What Tim Burton and Alexander McQueen Taught Me about Running a Museum

The dress that made me an Alexander McQueen fan for life. There's no doubt he's an artist

When I was an intern at MoMA, the museum launched a mid-career retrospective of the filmmaker Tim Burton. It was met with skepticism. Burton’s iconic status as a mainstream blockbuster-maker, with a cult following, had critics and fine-arts-lovers questioning MoMA’s integrity. It was an exhibition that displayed process, the evolution of process, and a mental stream of consciousness. But are doodles by a director art? Is Burton a mega-museum worthy artist?

When I considered the exhibition at the time, I decided “Tim Burton” was brilliant. From a museum-marketing, public relations point of view, I still believe “Tim Burton” was brilliant.

After witnessing the line-ups and the crowds, and after mingling with the audiences, I saw the value in a marquee art venue like MoMA hosting a mass-appeal exhibition. New audiences entered the museum, memberships increased, and because the exhibition had timed entry tickets, museum-visitors had time to kill by viewing the other galleries. The meatier, more academic, more stunning show “Bauhaus” was on at the same time. I don’t doubt that the increase in the number of under-20-somethings strolling the gallery had a lot to do with Tim Burton.

2+ years later, people are still talking about it. 2 years later, the number one search term that drives people to my blog is “Tim Burton at MoMA.” It was an exhibition that had staying power in the public’s mind.

Then came “Alexander McQueen: Savage Beauty” at the Metropolitan Museum of Art — an exhibition with the same mass-consumer appeal.

Burton and McQueen are household names in a way Frans Hal and Lyonnel Feininger will never be.

I began following McQueen’s career when he catapulted into the fashion headlines in 1990s. He revived avant-garde haute couture and breathed a much-needed breathe of the rebellious artist into a humdrum fashion world. So, of course, when the exhibit opened in May, I promised myself I’d go.

people were lined up to get into the musem for blocks! records must have been set

“Savage Beauty” closed yesterday, and all  I saw of it was a line of waiting people stretching south along 5th Avenue and fading into Central Park. I can’t, therefore, comment on the show itself. But that doesn’t mean I don’t have opinions on “Savage Beauty.”

Drawing on global culture as much as on his native Scotland, McQueen’s career echoes those of artists like Matisse and Picasso who took the history of their medium and infused the traditional with a sense of the exotic, the other-worldly. For anyone that has ever seen a McQueen show or seen his clothes in a Vogue spread, there is no doubt that McQueen is an artist. The Costume Institute is an integral part of the Met’s collection and exhibition schedule. Fashion as art and the art of fashion is, essentially, part of the museum’s DNA.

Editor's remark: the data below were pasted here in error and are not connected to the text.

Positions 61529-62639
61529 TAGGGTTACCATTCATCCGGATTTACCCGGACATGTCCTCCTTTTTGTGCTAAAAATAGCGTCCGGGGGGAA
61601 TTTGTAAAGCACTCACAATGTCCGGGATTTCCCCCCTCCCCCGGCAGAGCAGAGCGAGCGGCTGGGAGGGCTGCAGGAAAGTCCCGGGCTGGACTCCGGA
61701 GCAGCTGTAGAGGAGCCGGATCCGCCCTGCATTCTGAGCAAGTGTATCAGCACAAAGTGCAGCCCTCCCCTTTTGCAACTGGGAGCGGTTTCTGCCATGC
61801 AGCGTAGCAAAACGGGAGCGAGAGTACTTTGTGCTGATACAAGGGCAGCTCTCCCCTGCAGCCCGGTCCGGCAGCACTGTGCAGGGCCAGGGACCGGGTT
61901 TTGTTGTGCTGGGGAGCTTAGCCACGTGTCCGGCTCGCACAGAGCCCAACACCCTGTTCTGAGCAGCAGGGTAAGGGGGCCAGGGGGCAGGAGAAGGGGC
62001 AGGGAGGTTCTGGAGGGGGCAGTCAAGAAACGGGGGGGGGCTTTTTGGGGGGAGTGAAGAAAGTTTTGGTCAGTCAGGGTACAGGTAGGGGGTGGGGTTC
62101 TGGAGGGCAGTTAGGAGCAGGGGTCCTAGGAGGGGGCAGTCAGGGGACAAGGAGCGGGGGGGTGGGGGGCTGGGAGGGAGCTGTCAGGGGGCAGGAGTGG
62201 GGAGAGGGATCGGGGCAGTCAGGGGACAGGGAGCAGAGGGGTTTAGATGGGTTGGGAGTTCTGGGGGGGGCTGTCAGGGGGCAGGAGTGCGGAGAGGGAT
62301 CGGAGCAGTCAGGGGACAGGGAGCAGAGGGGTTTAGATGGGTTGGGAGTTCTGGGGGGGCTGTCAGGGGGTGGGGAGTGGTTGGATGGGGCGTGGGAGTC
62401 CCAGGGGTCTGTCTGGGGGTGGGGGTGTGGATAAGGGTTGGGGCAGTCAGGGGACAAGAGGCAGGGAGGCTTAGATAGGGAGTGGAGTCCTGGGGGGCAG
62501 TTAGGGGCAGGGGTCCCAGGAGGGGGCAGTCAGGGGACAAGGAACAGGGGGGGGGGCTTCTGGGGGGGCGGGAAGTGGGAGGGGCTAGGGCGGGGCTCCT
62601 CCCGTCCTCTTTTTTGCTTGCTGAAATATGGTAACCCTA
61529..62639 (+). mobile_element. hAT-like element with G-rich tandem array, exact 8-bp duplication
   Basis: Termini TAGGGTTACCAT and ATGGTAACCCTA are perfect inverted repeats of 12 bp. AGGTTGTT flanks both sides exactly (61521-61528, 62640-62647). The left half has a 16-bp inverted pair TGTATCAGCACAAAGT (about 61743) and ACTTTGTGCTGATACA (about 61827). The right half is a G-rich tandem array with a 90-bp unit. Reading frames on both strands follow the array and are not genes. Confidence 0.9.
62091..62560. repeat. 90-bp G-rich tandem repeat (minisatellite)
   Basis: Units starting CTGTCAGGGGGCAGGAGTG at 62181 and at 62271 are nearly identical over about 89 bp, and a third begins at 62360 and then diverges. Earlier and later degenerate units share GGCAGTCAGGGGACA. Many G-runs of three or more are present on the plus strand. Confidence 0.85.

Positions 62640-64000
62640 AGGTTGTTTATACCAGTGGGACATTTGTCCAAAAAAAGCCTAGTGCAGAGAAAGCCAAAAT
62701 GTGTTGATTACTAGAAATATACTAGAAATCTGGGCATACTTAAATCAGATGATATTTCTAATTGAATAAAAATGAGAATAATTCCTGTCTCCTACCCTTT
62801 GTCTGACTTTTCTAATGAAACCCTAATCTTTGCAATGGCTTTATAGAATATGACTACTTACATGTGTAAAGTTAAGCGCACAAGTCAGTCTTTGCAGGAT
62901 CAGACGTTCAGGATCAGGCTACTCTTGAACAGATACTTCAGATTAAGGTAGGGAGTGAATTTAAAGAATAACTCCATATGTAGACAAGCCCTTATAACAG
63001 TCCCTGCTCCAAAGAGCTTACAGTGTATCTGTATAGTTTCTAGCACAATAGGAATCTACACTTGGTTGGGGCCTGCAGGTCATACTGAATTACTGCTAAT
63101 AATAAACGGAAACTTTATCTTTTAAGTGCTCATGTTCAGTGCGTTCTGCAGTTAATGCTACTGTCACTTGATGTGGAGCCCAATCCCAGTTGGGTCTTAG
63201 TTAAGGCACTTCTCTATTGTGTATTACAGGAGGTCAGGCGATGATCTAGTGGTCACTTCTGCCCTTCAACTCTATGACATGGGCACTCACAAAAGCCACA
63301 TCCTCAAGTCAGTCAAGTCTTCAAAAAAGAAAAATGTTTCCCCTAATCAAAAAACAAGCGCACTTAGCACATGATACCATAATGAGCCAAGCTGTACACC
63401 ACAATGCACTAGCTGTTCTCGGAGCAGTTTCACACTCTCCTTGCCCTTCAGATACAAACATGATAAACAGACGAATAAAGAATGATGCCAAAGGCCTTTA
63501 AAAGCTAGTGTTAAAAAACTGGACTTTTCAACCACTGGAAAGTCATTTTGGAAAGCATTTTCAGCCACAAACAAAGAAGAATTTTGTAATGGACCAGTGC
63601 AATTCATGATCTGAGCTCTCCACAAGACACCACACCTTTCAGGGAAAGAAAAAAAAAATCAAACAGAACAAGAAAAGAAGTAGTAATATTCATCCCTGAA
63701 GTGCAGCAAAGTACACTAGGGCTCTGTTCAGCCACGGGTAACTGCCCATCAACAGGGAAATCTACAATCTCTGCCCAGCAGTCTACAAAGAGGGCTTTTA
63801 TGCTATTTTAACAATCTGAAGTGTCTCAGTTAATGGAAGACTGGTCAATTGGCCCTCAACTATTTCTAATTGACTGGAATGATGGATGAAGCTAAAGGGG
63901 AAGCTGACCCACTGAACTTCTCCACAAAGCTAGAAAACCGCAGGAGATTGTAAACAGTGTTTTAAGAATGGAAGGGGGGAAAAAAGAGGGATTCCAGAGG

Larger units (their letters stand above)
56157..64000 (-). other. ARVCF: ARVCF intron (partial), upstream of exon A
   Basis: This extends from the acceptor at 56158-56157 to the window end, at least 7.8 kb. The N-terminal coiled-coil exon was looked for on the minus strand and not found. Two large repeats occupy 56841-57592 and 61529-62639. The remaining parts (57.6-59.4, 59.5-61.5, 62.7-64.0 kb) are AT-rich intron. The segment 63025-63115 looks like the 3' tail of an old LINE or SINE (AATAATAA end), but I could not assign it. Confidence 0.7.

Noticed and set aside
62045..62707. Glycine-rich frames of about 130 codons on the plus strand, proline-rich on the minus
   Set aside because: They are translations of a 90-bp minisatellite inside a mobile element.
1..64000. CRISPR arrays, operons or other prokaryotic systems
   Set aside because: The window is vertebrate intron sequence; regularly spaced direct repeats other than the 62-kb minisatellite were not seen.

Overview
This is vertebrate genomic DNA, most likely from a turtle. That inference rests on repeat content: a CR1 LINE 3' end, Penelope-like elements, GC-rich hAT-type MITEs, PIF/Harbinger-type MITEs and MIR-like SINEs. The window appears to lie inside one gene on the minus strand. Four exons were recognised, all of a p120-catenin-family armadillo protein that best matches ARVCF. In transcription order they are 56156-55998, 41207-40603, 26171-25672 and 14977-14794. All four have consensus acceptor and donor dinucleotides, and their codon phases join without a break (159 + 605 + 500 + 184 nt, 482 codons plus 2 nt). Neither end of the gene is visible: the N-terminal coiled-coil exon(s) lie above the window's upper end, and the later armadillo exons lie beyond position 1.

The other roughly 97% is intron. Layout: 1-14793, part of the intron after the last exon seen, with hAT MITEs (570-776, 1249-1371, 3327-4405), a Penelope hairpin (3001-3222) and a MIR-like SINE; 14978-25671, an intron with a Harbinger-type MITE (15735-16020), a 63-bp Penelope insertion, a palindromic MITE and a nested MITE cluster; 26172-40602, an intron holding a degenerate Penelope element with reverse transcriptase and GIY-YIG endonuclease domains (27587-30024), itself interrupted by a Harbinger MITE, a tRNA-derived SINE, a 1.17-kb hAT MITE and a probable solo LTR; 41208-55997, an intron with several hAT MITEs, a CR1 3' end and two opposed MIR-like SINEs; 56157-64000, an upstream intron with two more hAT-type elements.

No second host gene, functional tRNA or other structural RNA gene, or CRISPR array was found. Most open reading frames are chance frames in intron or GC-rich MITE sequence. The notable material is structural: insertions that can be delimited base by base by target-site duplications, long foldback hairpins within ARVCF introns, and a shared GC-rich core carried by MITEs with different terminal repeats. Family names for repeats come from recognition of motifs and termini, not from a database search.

A retrospective at the Met on McQueen was not only natural, but inevitable.

always the showman, his work was as carnal and disquieting as it was beautiful

But what about the management of the exhibition? My understanding is that there were no timed tickets for “savage Beauty” — if you wanted to see it, you had to wait your turn. Standing in line for 2-5 hours — did that permit visitors an opportunity to tour the museum? I’d be interested to see gallery counts. Thousands lined-up, thousands saw McQueen. Did thousands see “Reconfiguring an African Icon: Odes to the Mask?”

Membership increased, but then the Met stopped granting early morning member-exclusive previews. Considering that the Met’s ticket price is technically voluntary, the only benefit to becoming a member is the privileged viewing. I bet there were some very angry new members. Were refunds requested? Were they granted?

On the one hand, it’s exciting to see a line thousands deep waiting to get into a museum of fine art. On the other, you can’t help but wonder, if that’s the only exhibit they get to see, will they be back?


I think Bravo won when it Lost Project Runway

Season 6 of “Project Runway” was a waste of 14 Thursday nights.

The season finale Bryant Park show was a lackluster display of recycled looks, average street wear, and overworked gowns. Fashion forward? Not so much.

Did anyone notice the striking resemblance between Irina’s collection and that of season 4 winner, Christian Siriano? The all-black garments, the felt hats, the dramatic shoulders, the stilettos. We’d seen it all 2 seasons ago… but Christian was a showman. I still remember those stunning bolero jackets and high-neck blouses. His collection was like a series of Rembrandt portraits — dark and powerful, modern and immortal. Irina’s collection, while cohesive and certainly well-constructed, was not particularly memorable. It was perhaps the most tired of the three lines.

Althea just looked at what’s already going on in fashion — layers, boyfriend blazers, harem pants, 80s-shoulders, and cinch-waist belts — and made her own. It reeked of a high schooler on a limited budget who embarked on a DYI fashion project. Indeed, there were several individual pieces that would become staples in any woman’s wardrobe — a cardigan or pair of pants. But did it shake up your fashion world? Did it inspire you to redo your wardrobe? No. It was a snooozefest… albeit, one that would sell well in Macy’s.